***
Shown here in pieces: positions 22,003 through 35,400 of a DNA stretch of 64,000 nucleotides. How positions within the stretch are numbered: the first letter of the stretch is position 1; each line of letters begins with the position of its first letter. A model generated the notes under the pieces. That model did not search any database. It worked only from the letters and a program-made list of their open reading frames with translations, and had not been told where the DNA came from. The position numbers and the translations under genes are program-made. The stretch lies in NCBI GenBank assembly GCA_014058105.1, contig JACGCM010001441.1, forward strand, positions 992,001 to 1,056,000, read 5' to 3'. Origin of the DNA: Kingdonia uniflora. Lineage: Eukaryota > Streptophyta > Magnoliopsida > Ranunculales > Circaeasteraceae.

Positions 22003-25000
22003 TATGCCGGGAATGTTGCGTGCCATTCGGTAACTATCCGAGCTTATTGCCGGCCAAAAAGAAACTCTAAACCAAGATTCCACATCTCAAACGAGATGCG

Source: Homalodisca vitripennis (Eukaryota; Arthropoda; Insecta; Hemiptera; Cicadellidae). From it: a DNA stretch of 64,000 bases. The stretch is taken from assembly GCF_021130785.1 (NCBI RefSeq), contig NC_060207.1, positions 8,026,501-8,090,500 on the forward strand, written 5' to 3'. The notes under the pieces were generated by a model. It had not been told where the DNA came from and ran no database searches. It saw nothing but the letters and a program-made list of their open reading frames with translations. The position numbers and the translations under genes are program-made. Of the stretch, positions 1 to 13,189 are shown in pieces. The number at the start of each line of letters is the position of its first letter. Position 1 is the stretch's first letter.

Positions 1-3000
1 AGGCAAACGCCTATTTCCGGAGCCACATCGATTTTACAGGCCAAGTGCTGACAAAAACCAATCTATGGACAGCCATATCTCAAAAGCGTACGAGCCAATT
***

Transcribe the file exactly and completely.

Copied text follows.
Shown here in pieces: positions 22,003 through 35,400 of a DNA stretch of 64,000 nucleotides. How positions within the stretch are numbered: the first letter of the stretch is position 1; each line of letters begins with the position of its first letter. A model generated the notes under the pieces. That model did not search any database. It worked only from the letters and a program-made list of their open reading frames with translations, and had not been told where the DNA came from. The position numbers and the translations under genes are program-made. The stretch lies in NCBI GenBank assembly GCA_014058105.1, contig JACGCM010001441.1, forward strand, positions 992,001 to 1,056,000, read 5' to 3'. Origin of the DNA: Kingdonia uniflora. Lineage: Eukaryota > Streptophyta > Magnoliopsida > Ranunculales > Circaeasteraceae.

Positions 22003-25000
22003 TATGCCGGGAATGTTGCGTGCCATTCGGTAACTATCCGAGCTTATTGCCGGCCAAAAAGAAACTCTAAACCAAGATTCCACATCTCAAACGAGATGCG

Source: Homalodisca vitripennis (Eukaryota; Arthropoda; Insecta; Hemiptera; Cicadellidae). From it: a DNA stretch of 64,000 bases. The stretch is taken from assembly GCF_021130785.1 (NCBI RefSeq), contig NC_060207.1, positions 8,026,501-8,090,500 on the forward strand, written 5' to 3'. The notes under the pieces were generated by a model. It had not been told where the DNA came from and ran no database searches. It saw nothing but the letters and a program-made list of their open reading frames with translations. The position numbers and the translations under genes are program-made. Of the stretch, positions 1 to 13,189 are shown in pieces. The number at the start of each line of letters is the position of its first letter. Position 1 is the stretch's first letter.

Positions 1-3000
1 AGGCAAACGCCTATTTCCGGAGCCACATCGATTTTACAGGCCAAGTGCTGACAAAAACCAATCTATGGACAGCCATATCTCAAAAGCGTACGAGCCAATT